Lots of negative news is coming in about different social media. Facebook, Instagram, and and Snap (formerly Snapchat) have all been the subject of negative reportage.
What’s up with ageing social media? And what comes next?
Personally speaking, I spend far less time on social media than I used to. I do Facebook and Twitter drive-bys, mainly to keep up with real world friends and family. Many artists rely on those sites, usually by creating a public page, to stay in touch with supporters and to promote brands.
Facebook recently undertook an algorithm change. This is not a new thing. Google did that several years ago, reportedly to improve search results. For the average user, though, I don’t think results were improved. I base that opinion on my own experience.
With Facebook, for instance, there seems to be no logic in how stories appear on my feed. With Twitter, I have no idea how that company chooses whom to censor and whom not to censor. Both companies have their hands full with various government entities because they, like virtually every other social media site, cater to a global audience.
In the US we still have mostly free license on speech. In other countries, including Europe, there is far less freedom of expression when it comes to governments. Consider China. That’s a market any transnational corporation wants a bite of. The downside is that China permits virtually no freedom of speech, and demands allegiance not to country, but to one political party.
It stands to reason that if some rights are diluted, there is a definite trickle down effect. How does this translate to art?
Whether it’s someone making an accusation of “cultural appropriation”, or misinterpreting the intent of a popular song—“Girl Crush” (Little Big Town) is a perfect example—you can be caught up in fallout even if you’ve done nothing wrong or vile. The greater challenge of course is budget. If you’re an indie, your promo budget is going to be far more limited than the budget for those on celebrity class radar.
Right now, politicos in the US are hammering social media sites amid a national conversation about everything from radicalization to guns. US Sen. Bill Nelson (D-FL) went into hysterics after a hoax on Twitter caused fake tweets claiming to be from a legacy newspaper to be distributed. No harm was done, and I fail to see why Nelson got involved, but there’s an interesting revelation from Twitter. The reporter whose account was hijacked (in a sense) is named Alex Harris:
“Nelson said Twitter executives told him the company’s algorithms elevated the visibility of Harris’s last response so that 600,000 account holders saw it. He said the hoax could have gone uncontested for many hours if it weren’t for the reporter’s quick response.”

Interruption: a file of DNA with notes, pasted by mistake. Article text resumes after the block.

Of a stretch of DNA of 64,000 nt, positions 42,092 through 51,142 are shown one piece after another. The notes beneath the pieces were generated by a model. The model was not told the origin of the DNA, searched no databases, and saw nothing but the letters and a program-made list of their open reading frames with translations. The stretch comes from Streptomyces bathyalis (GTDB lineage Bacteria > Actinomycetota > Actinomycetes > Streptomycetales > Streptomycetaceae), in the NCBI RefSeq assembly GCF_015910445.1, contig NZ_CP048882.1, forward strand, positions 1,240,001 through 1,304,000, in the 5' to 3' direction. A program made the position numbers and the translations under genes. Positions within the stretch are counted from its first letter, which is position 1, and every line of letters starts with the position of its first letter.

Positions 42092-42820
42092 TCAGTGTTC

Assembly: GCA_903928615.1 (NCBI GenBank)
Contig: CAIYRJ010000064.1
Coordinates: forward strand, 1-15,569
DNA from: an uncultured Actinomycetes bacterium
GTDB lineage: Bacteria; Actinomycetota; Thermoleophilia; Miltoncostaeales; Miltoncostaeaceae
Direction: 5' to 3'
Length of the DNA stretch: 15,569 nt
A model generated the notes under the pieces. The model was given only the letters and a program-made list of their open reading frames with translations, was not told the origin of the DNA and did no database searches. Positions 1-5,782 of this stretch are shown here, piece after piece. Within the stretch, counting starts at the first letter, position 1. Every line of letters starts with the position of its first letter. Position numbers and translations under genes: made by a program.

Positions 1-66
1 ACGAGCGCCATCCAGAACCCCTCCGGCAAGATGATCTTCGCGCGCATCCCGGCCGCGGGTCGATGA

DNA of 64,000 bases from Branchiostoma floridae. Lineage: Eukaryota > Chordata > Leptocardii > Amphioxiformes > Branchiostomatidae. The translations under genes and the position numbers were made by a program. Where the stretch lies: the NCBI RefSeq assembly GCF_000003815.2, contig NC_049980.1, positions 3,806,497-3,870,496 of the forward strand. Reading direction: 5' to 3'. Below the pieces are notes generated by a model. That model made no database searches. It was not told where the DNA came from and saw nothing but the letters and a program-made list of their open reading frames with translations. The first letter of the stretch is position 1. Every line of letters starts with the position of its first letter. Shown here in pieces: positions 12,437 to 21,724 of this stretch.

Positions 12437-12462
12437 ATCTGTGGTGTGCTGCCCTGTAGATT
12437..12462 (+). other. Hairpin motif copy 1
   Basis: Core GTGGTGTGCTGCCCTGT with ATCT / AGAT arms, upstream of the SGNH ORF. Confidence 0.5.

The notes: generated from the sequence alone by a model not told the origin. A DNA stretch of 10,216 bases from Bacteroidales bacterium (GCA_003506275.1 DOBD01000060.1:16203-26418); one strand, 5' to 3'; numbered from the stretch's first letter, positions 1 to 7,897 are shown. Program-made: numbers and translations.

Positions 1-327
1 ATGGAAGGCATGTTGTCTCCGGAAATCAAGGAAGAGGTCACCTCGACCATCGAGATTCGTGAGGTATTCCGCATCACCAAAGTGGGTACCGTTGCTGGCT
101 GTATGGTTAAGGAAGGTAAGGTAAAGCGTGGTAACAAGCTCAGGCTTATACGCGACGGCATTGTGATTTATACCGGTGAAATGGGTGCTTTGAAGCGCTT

In other words, you will see on your timeline what Twitter employees want you to see.
Facebook came under similar scrutiny for permitting ads to be run regarding the presidential election. Election hysterics aside, that algorithm change led to many complaints from those I know on both sides of the aisle and in between. Was the change the reason engagement dropped on Facebook? I don’t know, but the stats are in and they don’t look good:
“Now new numbers have been released that go through December, and the problem only seems to be getting worse. The updated data shows that Facebook’s core platform lost 18% in time spent, which is a huge change from the month before. This, says Pivotal, reflects a 24% decline in time spent per person.”
I do think live streaming is a boon to Facebook; it’s certainly been a boon to the Daysies, the band I’m personally involved with.
It wasn’t so long ago that MySpace was the go-to for musicians. Now that site is a mere speck on the social media landscape. As for Snap, that corporation is “reportedly” about to pink slip 100 employees, according to Tech Crunch.
What does all this mean to you, regardless of whether you’re an arts creator or supporter?
It just means that some social media sites have outgrown their infancy and tighter controls will be applied going forward. Tighter controls rarely favor the indie.
Not to despair, however. We don’t know what the next hot social media site will be, but you can certainly count on new ones coming. Building communities is what the Web is about, and all it takes is a new idea and new means for engagement.
Meanwhile, as I’ve said repeatedly, don’t put all your social media eggs in one basket. If you’re a musician or artist, consider how you message your supporters and stay in touch, and focus on the media that work for you. Don’t dismiss print, either. That’s an overlooked asset many young musicians and artists ignore.
Personally, I’d like politicians to stay away from free expression as much as possible. I see things on the Web every day that offend me. Sometimes I speak out. Sometimes I don’t. The beauty is that I can choose what to do and that is good enough for me.
If you’re interested in more on trends in social media, I recommend an article at Entrepreneur. Take a look at the info on live streaming and just as important, those controls social media entities are employing over content.
Something else to consider—remember all social media sites rely on you, the content generator. Most of these sites generate no content on their own. So you’re providing the product that enables them to even have a product.
(Kay B. Day/March 9, 2018)